In the past two decades, several millions of IT-enabled services jobs have been relocated or ‘offshored’ from the US and Europe to, in particular, low cost economies around the world. Most of these jobs so far have landed in South and South-East Asia, with India and the Philippines receiving the bulk of them. This has caused profound changes in the international division of labour, and has had correspondingly wide social and economic effects.
This book examines how this ‘next wave in globalization’ affects people and places in South and South-East Asia. It brings together twelve case studies from India, the Philippines, China, Hong Kong and Thailand, and explores how and for whom services offshoring creates opportunities, triggers local economic transformations and produces challenges. This book in addition compares how different countries take part in this ‘second global shift’, investigates service-sector driven economic development from a historical perspective, and engages with the question whether and to what extent services offer a new promising avenue of sustained economic growth for developing countries. It argues that service-led development in developing countries is not easy for all the workers involved, or a guaranteed path to sustained economic development and prosperity.
This volume stands out from other books in the field in its exploration of the social and economic outcomes in the cities and countries where services have been located. Based on cutting edge empirical research and original data, the volume offers a state-of-the-art contribution to this growing debate. The book provides valuable insights for students, scholars and professionals interested in services offshoring, socio-economic development and contemporary transformations in South and South-East Asia.Vom Verlag:
The latest wave of globalization in South and Southeast Asia has been largely services driven, in particular by firms from advanced economies relocating part of their business processes abroad. This has caused profound changes in the international division of labour, and has had correspondingly wide social and economic effects. These new and complex developments cannot be separated from the still evolving outcomes of previous waves of globalisation.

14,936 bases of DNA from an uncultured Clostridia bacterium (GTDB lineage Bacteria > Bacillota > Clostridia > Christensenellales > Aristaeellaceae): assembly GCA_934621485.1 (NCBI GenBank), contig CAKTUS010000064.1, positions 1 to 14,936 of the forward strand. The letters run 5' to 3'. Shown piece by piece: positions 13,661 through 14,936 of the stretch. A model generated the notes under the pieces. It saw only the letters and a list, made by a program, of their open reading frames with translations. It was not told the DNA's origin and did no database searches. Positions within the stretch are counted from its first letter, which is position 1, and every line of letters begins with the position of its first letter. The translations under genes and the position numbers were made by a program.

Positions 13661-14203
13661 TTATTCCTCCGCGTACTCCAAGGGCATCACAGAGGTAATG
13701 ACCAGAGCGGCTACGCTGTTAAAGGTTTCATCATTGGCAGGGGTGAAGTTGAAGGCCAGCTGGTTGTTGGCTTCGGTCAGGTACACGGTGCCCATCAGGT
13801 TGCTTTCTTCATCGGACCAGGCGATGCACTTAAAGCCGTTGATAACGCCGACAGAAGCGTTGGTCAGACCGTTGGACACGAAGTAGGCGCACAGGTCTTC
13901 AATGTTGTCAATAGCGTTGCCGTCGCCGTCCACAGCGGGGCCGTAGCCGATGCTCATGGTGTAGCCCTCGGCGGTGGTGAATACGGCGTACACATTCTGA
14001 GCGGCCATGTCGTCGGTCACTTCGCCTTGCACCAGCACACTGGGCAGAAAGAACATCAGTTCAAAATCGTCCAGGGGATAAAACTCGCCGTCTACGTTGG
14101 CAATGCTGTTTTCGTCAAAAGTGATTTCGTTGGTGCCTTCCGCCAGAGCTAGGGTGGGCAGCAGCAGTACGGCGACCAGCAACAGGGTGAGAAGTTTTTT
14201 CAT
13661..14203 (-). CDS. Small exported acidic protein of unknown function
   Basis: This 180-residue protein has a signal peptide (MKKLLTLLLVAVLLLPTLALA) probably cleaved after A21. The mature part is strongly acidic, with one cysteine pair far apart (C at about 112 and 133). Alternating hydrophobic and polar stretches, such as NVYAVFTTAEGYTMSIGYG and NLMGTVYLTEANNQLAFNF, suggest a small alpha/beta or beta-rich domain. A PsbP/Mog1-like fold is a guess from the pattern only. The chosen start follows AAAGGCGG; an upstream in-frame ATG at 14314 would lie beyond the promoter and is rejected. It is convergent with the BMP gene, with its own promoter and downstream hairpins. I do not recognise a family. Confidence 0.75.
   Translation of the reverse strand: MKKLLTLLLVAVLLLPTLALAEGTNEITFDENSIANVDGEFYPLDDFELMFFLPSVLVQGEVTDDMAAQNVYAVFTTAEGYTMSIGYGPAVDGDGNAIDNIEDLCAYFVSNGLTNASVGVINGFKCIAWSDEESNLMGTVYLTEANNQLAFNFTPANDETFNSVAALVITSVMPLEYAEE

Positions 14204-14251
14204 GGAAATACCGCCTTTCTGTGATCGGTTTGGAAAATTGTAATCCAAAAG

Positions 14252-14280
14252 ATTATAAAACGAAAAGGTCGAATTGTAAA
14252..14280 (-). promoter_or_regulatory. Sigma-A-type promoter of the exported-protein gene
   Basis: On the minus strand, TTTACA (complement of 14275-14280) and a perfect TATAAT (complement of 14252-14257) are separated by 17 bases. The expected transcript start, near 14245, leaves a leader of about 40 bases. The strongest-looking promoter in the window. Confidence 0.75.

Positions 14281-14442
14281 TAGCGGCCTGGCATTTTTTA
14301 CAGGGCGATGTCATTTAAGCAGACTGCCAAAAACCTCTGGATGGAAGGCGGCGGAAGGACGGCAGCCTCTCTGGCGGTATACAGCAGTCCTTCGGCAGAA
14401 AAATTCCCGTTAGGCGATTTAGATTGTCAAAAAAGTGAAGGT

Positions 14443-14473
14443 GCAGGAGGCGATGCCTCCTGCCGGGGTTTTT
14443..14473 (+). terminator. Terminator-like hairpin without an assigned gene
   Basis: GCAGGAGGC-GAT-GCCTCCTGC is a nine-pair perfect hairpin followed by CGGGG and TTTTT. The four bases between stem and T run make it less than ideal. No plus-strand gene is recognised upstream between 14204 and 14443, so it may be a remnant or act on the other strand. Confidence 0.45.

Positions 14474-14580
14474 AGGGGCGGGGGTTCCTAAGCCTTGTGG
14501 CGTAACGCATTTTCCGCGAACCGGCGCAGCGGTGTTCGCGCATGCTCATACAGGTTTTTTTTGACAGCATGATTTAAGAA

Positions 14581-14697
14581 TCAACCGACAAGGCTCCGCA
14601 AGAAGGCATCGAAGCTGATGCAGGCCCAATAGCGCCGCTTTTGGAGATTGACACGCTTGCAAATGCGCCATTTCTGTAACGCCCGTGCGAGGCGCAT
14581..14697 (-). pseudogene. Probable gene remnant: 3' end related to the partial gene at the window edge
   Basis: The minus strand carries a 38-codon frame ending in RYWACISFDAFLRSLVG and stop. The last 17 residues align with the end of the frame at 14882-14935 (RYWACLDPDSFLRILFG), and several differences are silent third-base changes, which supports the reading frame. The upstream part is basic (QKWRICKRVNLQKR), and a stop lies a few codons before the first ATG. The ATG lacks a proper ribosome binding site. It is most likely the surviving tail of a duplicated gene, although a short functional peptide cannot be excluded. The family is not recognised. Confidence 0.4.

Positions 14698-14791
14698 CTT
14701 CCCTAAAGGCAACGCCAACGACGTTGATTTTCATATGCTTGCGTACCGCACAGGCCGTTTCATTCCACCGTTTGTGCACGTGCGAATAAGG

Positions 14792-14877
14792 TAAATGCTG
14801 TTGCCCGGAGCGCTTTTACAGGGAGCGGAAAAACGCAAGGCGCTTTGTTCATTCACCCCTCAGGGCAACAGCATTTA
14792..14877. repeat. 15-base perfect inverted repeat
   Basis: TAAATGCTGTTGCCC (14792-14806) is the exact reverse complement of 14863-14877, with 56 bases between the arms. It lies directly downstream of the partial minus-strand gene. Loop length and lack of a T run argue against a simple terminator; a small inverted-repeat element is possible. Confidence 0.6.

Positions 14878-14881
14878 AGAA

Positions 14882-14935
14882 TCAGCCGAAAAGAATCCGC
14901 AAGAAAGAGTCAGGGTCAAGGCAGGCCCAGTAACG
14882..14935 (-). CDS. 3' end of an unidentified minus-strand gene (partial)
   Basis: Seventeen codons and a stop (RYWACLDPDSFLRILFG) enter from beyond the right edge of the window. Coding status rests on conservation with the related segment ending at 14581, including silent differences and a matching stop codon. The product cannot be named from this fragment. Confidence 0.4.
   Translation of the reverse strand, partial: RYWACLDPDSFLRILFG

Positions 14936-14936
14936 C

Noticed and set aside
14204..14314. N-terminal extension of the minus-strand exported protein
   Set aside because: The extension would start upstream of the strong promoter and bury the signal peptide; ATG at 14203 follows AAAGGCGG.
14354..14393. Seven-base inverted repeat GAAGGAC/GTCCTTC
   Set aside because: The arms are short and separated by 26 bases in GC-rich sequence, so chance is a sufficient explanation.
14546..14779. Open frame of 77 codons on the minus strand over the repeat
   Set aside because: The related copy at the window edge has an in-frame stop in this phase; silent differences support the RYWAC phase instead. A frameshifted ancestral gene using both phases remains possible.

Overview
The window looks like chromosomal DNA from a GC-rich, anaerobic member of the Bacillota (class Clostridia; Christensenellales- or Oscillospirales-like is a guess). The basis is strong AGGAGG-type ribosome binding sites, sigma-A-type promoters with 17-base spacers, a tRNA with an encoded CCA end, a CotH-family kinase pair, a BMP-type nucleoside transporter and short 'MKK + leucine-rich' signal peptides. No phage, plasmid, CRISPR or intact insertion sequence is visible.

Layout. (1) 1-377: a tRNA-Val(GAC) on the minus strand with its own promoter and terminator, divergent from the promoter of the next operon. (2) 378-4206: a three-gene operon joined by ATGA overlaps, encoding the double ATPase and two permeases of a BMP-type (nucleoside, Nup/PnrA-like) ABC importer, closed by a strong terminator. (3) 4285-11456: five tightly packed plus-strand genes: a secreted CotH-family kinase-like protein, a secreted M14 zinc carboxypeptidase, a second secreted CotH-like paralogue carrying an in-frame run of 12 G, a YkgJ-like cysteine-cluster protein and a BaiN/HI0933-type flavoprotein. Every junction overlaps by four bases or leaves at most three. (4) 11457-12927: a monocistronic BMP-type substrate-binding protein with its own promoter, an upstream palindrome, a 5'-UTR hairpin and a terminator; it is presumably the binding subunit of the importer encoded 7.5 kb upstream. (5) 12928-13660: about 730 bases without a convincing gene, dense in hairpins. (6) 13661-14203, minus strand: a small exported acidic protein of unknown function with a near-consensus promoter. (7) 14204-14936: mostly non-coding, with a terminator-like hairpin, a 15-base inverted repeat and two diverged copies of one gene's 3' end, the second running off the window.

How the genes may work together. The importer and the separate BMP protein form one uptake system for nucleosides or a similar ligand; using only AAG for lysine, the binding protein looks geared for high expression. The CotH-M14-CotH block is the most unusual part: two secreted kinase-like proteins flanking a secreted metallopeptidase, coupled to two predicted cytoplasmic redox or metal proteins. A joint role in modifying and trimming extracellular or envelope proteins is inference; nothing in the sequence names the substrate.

This new book takes a close look at how the offshoring of business processes in services industries plays out in South and Southeast Asia, and how this latest wave of globalization both affects societies and is conditioned by their political economies. The book’s central aims are threefold. First of all, it aims to draw attention to the outcomes of the global trend of business processes offshoring in services industries in the receiving Asian countries. Its second aim is to assess how the outcomes of this latest wave of globalisation are helping to rebalance relationships at the regional and global levels. Finally, the book assesses the implications of the above for theories of economic development. In particular, it examines to what extent we are seeing evidence of a services-based development trajectory emerging as a real possibility, investigating parallels and differences between the manufacturing- and services-based waves of offshoring. The volume stands out from other books in the field in its exploration of the social and economic outcomes in the cities and countries where services have been located. Based on cutting edge empirical research and original data, the volume offers a state-of-the-art contribution to this growing debate.
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